LA UNION, El Salvador (AP) — A new commercial ferry line moving through Central America began operating Thursday, directly connecting El Salvador and Costa Rica to the exclusion of Nicaragua and Honduras.
The Blue Wave Harmony sailed out of La Union, El Salvador, headed for Caldera, Costa Rica, a trip that its backers say will save shipping time, avoid border closures and eliminate delays at two extra border crossings between the two countries.
Officials launching the new service in El Salvador were diplomatic, avoiding direct references to the increasingly authoritarian government of Nicaraguan President Daniel Ortega.
Federico Anliker, president of El Salvador’s Executive Port Commission, said the new ferry will help ensure that traffic keeps flowing “when certain countries close their borders.”
In 2020, early in the coronavirus pandemic, Nicaragua closed its border with Costa Rica in protest of health measures implemented by Costa Rican authorities, specifically testing truck drivers for COVID-19.
In February, Nicaragua expelled more than 200 prisoners that human rights groups and foreign governments had described as political, putting them on a plane to the United States. Tens of thousands of Nicaraguans have fled to Costa Rica since Ortega’s government violently cracked down on national protests in 2018, leading to several rounds of sanctions from the U.S. government and the European Union.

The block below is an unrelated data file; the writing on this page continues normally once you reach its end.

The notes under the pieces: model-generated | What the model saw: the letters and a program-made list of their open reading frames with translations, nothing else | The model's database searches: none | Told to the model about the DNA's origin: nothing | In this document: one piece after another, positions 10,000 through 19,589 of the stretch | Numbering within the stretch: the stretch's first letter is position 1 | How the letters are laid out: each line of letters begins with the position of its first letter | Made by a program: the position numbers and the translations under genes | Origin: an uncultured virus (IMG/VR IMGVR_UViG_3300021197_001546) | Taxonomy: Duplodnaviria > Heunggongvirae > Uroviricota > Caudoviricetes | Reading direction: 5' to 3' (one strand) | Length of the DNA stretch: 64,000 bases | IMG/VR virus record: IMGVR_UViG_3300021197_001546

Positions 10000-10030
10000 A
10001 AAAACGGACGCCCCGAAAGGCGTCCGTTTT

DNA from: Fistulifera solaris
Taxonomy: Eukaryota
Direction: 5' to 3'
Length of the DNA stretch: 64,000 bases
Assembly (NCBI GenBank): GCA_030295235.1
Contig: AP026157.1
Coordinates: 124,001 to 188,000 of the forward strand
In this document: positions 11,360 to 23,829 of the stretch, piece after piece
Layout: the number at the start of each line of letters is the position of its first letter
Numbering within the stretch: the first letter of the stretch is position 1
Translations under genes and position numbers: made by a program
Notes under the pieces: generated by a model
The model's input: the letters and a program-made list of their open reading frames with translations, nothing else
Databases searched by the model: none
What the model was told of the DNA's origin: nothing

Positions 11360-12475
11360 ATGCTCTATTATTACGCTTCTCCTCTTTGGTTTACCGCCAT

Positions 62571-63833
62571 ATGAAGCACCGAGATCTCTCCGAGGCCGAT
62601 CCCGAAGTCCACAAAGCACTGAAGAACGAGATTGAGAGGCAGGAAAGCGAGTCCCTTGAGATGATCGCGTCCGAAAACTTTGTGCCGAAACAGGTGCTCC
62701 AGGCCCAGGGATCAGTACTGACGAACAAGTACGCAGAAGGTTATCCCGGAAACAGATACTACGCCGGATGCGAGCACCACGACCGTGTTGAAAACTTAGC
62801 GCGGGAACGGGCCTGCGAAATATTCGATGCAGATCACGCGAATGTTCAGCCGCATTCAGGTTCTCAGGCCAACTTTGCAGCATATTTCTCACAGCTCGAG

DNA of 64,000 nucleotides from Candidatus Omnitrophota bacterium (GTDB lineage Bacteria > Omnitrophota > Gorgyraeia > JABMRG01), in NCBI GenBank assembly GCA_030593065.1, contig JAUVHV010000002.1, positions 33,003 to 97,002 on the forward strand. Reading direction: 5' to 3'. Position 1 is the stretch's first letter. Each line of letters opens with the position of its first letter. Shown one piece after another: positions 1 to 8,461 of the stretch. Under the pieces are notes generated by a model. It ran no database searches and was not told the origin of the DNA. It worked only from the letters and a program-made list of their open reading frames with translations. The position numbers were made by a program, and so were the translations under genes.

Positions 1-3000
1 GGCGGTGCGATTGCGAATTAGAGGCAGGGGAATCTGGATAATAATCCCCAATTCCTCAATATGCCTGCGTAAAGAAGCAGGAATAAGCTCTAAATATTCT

While some business associations in El Salvador said they were optimistic about the ferry, transport companies downplayed it, saying it would not be viable because it would be more expensive than moving merchandise by land.
Ferry operators say it will be able to move some 100 tractor trailers over the 430 miles (691 kilometers) by sea in less than 24 hours.
“You avoid the red tape and waiting hours at the border crossings, you reduce the risks of theft, assaults, roadblocks and highway problems,” said Silvia Cuellar, president of COEXPORT, a private association of El Salvador exporters. “Above all it reduces the transit time, arriving to your destination in less time.”
Cuellar said it was not meant to isolate Nicaragua. “Here both modalities will coexist,” she said.
In fact, the ferry will be able to carry very little of the commerce that moves through the region. Cristian Flores, El Salvador’s presidential commissioner for strategic projects, said that the ferry would only be able to move about 3% to 5% of the existing transport market.
Marvin Altamirano, president of the Association of Nicaraguan Truck Drivers, told local press this week that the new ferry service was worrisome and an irresponsible act by El Salvador and Costa Rica, but downplayed its impact. He did not immediately respond to an email request for comment.